Weekly Oil & Gas Market Highlights: October 31, 2013
Deloitte Center for Energy Solutions publication
Key Oil & Gas price indicators
|Front Month Futures||October 31,
|Oil – WTI
(USD per barrel)
|Oil – Western Canadian Select*
(USD per barrel)
|Oil – Brent
(USD per barrel)
|Natural Gas – U.S. Henry Hub
(USD per MMBtu)
Data sources: Bloomberg; CME Group
* Western Canadian Select is a blend of Canadian heavy conventional and bitumen crude oils blended with sweet synthetic and condensate oils traded in Hardisty, Canada.
Crude oil prices
WTI crude futures settled down 0.8% this week, erasing earlier gains, largely due to weaker-than-expected crude inventory data. Earlier in the week, futures rose due to supply disruptions in Libya and positive economic news from the UK and the United States.
Note: Intra-day prices (every 6 hours)
Data source: Bloomberg
- Last Friday, crude futures gained support as the UK reported GDP growth of 0.8% in the third quarter, up from 0.7% in 2Q13. The increase was the second-highest growth in the UK since 2008. Oil markets continued to be buoyed by expectations the Federal Reserve (the “Fed”) will retain its $85 billion per month bond-buying program known as quantitative easing. Futures rose as the Department of Commerce reported U.S. durable goods spending rose 3.7% in September—higher than analyst expectations—driven by orders for aircraft.However, factoring out aircraft purchases, non-military capital goods spending was down 1.1% during the month. WTI crude futures for December delivery closed up $0.74 at $97.85 per barrel.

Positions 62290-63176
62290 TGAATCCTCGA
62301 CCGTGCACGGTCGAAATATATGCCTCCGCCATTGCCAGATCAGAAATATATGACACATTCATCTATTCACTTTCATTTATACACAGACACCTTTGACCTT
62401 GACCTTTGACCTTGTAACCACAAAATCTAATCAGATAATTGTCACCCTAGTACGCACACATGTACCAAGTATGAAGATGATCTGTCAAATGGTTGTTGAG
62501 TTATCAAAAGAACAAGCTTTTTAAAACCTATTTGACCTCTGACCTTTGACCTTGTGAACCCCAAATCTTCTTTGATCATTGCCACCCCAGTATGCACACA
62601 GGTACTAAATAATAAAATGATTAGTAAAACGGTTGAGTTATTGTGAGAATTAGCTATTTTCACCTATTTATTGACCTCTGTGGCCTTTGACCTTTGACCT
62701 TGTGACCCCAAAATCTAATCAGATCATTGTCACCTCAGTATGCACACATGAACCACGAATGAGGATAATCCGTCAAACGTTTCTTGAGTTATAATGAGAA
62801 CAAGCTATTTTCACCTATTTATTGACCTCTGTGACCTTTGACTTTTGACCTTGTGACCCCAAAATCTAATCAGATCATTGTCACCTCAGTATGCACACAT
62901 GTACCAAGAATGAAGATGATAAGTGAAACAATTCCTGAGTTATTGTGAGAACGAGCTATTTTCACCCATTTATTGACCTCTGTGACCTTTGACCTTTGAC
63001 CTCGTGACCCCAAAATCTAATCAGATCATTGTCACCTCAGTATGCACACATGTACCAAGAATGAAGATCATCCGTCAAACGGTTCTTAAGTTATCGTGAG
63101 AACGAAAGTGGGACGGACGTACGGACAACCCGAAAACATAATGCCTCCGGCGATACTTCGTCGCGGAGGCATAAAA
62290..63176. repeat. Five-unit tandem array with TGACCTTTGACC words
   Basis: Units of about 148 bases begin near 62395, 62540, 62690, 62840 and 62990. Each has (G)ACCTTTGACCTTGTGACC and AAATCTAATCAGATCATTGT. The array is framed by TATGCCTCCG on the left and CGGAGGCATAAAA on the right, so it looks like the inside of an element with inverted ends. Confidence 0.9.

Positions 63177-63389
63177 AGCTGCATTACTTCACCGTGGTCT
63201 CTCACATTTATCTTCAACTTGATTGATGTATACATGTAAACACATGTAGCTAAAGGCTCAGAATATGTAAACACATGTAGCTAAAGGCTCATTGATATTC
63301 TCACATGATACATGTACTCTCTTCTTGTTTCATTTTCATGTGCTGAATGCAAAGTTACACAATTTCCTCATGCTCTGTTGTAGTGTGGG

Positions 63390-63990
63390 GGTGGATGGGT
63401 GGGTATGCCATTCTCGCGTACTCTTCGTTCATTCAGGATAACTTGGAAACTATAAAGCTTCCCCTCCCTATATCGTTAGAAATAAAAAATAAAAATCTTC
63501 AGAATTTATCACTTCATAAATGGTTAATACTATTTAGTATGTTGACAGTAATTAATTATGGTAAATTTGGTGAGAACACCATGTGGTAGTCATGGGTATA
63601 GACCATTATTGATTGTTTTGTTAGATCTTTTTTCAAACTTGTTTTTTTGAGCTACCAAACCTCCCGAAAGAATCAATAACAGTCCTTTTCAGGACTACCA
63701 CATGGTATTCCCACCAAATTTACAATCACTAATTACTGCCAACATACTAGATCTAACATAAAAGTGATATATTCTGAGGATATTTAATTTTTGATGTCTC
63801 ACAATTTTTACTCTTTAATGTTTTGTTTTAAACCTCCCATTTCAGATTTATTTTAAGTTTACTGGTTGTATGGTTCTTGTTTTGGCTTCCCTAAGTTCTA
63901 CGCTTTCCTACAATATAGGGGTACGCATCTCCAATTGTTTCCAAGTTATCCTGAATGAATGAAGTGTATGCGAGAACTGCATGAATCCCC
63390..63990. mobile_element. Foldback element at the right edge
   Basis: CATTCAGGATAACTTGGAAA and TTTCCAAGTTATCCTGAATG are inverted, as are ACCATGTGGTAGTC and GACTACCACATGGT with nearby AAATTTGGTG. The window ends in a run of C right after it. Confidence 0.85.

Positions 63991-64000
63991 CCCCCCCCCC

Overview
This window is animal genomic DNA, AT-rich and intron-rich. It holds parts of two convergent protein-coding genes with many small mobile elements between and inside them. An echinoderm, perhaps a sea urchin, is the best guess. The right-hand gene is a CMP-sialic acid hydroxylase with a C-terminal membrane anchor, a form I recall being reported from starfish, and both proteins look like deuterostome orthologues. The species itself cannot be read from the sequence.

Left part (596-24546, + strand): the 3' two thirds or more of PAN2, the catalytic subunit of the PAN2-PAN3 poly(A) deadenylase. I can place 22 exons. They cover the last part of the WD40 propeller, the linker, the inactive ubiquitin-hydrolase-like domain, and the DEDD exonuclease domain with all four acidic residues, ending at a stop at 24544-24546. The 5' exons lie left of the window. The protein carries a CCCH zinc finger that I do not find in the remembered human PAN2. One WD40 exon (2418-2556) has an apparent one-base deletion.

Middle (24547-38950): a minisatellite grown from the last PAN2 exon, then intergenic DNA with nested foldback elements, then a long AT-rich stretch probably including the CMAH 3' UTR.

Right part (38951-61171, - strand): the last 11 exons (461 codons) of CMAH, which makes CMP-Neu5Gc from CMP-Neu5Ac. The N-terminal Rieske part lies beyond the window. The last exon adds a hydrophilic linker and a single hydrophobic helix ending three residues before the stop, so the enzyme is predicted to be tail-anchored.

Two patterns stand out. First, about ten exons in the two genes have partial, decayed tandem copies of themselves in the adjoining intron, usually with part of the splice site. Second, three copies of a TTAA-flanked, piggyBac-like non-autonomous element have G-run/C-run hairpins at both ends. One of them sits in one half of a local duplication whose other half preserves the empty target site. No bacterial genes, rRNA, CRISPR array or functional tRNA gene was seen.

- On Monday, crude futures rose as Libya reported a fall in crude exports, which stood at less than 10% of total capacity due to protests at the country’s export ports and producing fields. Crude exports from the Zawiya and Mellitah port were halted. Exports were reported to have fallen to 90,000 bbl/d while production declined to about 250,000 bbl/d. Futures also received support as several car bombs exploded in Baghdad over the weekend, killing more than 60 people. Market participants are concerned over possible disruption of oil production in Iraq due to persisting unrest in the country. During New York trading, crude futures fell briefly following the news of a delay in repairing the crude distillation unit of a 175,000 bbl/d refinery in Illinois. The refinery unit was damaged by fire last Wednesday and it expected to take five to six months to bring the unit back online. Investors awaited the outcome of a meeting of the Federal Open Market Committee and the U.S. Energy Information Administration (EIA) weekly oil market report on Wednesday to determine market direction. WTI crude futures closed up $0.83 at $98.68 per barrel.
- On Tuesday, Libya’s Prime Minister Ali Zeidan stated crude exports from the 110,000 bbl/d port facility at Hariga would resume next week. Futures received support as Goldman Sachs lowered its 2013 estimate for oil production by OPEC. Analysts expect 2013 OPEC production to fall 0.76 MMbbl/d, higher than the earlier estimated 0.57 MMbbl/d production loss. However, futures prices weakened due to expectations of crude inventories rising to a four-month high in EIA’s crude inventory report this week. WTI crude futures fell $0.48 to $98.20 per barrel.